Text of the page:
In the second sutta (chapter) in the Long Discourses of the Buddha (Digha Nikaya) the Buddha described the “Fruits” (9) of the contemplative life.  The Pali term for fruit is “phala.”  The Fruits of the contemplative life actually appear from time to time in the Discourses of the Buddha and the number ranges from six to eleven fruits.  They include various charismatic phenomena such as: energy (kundalini/viriya), Out-of-Body (10) (OOB/Manomaya), Clairaudience (dibba-sota); Clairvoyance (dibba-cakkhu); Mental telepathy (ceto-pariya-ñána); Recollection of past lives (paticcasamuppada); Meditative Absorption (jhana/samadhi); Equanimity (upekkha); Fearlessness (nibbhaya); Freedom from unhappiness and suffering (Asukhacaadukkha); Knowledge & vision (nanadassana).

11 “fruits” (phala) of the contemplative life, or types of higher wisdom, “knowledges”






nibbhaya; abhiiruka; nissaarajja; abhiita


Freedom from unhappiness and suffering

Asukhacaadukkha Beyond Pain and Discomfort






Manomaya "Mind-made body."



dibba-sota Divine hearing


Mental telepathy

ceto-pariya-ñána “Knows the minds of others” or parassa ceto-pariya-ñána: 'penetrates the mind of others'


Recollection of past lives

s. Patisandhi, paticcasamuppada) pubbenivásánussati: 'remembrance of former births', is one of the higher powers (abhiññá, q.v.), and a factor of threefold knowledge (tevijja, q.v.).


Clairvoyance, Divine seeing

dibba-cakkhu “sees beings passing away & re-appearing” (cutúpapáta-ñána)


Ends anxiety

The ending of the mental agitation (effluents)


Knowledge & vision

nanadassana (knowledge (nana) and vision (dassana))


Definition of meditative absorption:

In the Maha-satipatthana Sutta (DN 22.21) (12), which is the 22nd sutta in the Long Discourses, the Buddha described the eighth fold of his Noble Eightfold Path. There he defined it in terms of meditative absorption.  For that description he used the Sanskrit term “samadhi”, and he further defined samadhi in terms of bliss, joy and ecstasy. It was in this sutta that the Buddha defined his practices of meditation and the Fruits (phala) there of.

The Buddha’s definition of the 8th fold of the Noble Eightfold Path

Maha-satipatthana Sutta (DN 22.21) (12)

"And what is noble meditative absorption (sama-samadhi)? There is the case where a contemplative; who is withdrawn from sensory phenomena, and withdrawn from unwholesome mental states; enters upon and abides in the first ecstasy (jhana), which is accompanied by bliss (piiti) and joy (sukha) originating from withdrawal...” (through fourth jhana).

Personal experience with meditative absorption and charismatic phenomena:

In 1973 I took up a daily meditation practice.  I found some pretty nice sensations from that practice, so I felt I was succeeding at it.  About 6 months into that period I began to have lucid dreams that I was slipping out of my body, like a snake sloughing off its skin.  I thought I was going insane, but I did not want to be institutionalized so I did not talk to a lot of people about the experience with the exception of a few psychologists. The psychologists determined that I had a disassociative disorder and I should be medicated and undergo extensive therapy.  I did not have the money for that therapeutic regimen and the idea of being medicated all of the time did not appeal to me, so I tried speaking to various meditation teachers in case these dreams were somehow connected to my meditation practice.  They said, “Just ignore all of that nonsense.” (13)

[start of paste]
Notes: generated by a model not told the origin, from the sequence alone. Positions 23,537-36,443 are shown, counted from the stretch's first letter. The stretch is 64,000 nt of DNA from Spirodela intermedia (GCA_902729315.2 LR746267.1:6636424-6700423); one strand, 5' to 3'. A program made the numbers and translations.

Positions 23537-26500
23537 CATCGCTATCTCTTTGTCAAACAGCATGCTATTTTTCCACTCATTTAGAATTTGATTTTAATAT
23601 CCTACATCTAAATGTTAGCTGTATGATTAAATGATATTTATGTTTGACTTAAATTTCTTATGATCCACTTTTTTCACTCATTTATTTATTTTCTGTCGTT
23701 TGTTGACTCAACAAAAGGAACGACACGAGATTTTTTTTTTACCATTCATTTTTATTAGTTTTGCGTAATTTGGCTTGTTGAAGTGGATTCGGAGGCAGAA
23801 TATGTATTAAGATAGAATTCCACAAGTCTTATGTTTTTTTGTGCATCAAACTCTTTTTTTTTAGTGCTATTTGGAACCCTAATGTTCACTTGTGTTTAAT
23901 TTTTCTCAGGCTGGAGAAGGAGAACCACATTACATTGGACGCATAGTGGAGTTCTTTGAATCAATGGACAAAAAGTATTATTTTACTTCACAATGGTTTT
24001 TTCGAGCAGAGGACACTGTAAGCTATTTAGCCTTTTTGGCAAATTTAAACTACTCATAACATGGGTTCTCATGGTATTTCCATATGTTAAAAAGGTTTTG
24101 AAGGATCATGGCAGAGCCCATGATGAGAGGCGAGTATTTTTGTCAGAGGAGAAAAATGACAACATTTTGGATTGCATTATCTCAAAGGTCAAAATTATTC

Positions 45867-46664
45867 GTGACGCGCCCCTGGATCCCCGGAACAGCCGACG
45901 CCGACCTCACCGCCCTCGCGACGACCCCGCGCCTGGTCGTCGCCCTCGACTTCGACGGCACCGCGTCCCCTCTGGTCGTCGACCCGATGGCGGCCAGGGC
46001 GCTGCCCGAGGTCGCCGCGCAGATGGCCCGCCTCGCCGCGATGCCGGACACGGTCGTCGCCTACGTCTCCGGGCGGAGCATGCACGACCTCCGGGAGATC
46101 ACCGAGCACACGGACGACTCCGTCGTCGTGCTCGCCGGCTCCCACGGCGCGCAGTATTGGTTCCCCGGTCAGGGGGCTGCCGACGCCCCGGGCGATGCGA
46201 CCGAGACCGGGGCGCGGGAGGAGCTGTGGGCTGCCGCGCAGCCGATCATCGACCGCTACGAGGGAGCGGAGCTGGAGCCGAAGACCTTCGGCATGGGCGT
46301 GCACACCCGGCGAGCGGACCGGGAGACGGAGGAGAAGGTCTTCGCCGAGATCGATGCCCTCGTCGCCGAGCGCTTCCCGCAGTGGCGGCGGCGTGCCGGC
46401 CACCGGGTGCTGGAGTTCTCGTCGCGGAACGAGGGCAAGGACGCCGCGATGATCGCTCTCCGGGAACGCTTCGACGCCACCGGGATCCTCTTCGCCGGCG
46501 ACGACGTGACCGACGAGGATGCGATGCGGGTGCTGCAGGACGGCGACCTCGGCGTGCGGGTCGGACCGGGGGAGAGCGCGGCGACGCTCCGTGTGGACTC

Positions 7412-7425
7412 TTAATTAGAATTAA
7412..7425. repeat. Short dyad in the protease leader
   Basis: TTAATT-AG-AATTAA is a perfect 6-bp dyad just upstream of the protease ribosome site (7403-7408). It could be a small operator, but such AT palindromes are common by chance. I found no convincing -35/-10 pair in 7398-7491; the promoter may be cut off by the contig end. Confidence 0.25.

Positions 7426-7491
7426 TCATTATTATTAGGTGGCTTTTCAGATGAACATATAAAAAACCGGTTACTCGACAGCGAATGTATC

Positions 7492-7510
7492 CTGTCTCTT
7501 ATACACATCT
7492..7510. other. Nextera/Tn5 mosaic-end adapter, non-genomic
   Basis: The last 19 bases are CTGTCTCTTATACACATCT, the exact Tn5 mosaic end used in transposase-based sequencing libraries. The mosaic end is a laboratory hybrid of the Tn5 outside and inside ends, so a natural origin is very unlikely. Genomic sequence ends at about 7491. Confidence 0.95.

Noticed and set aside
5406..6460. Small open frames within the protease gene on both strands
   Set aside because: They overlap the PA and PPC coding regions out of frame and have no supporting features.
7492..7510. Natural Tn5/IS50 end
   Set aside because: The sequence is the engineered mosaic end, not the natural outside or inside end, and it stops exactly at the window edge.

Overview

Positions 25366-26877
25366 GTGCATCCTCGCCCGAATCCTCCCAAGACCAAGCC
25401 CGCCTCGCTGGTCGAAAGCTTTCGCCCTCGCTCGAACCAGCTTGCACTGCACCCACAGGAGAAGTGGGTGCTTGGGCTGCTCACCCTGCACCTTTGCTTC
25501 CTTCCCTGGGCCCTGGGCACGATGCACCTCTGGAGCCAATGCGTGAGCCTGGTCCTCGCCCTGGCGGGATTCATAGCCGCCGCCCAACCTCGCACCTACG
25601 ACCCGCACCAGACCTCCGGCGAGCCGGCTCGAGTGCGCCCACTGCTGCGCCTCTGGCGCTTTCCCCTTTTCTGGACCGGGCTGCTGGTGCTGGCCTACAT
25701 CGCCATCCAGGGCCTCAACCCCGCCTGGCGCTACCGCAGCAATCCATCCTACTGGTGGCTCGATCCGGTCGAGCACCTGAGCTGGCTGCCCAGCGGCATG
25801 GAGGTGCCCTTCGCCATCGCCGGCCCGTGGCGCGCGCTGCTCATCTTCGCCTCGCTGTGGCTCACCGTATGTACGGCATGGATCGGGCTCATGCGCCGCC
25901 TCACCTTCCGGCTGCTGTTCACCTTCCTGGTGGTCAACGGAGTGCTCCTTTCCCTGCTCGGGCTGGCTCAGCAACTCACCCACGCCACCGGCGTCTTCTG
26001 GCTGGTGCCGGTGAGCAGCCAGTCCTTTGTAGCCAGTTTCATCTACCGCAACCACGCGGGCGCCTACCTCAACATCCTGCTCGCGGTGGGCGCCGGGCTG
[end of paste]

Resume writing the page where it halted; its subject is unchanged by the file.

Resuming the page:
The Fruit (phala) Of Right Effort (samma-vayam)

Devadaha Sutta (MN 101. 38-42) (14)

"Having thus abandoned these five hindrances, imperfections of the mind that weaken wisdom, withdrawn from sensory phenomena, withdrawn from unwholesome mental states; one enters upon and abides in the first ecstasy (jhana)...(through 4th jhana)...”Thus too, contemplatives, this exertion is fruitful, this striving is fruitful."

Not finding it possible to just ignore these hyper-real experiences in my sleep state, I tried my last resort, which was to speak to my grandmother. She was a wise old lady, but a little batty, for instance in the 50s she road her bicycle from Boston to Tucson.  Today that is a pretty impressive feat for a woman in her 50s.  But, then it was not even believable.  I spoke to her because she had studied alternative medicine most of her life, and I trusted her. 

She said, “Oh dear you are just having Out-of-Body experiences.”

Back in 1974 I had never heard of the term or the idea that one could leave the body.  She explained it was normal for people who meditate to leave the body and she gave me a set of booklets that described the experience in detail. It was those details that described my experience perfectly.  Armed with a name for my “condition” I went to the local New Age bookstore and found other books on the subject of OOBs, and what I found out later was also called “Astral Traveling.”  It was a tremendous relief to find that I was not mentally ill, and that my “condition” was a byproduct of my contemplative life.

A Case history of oppression: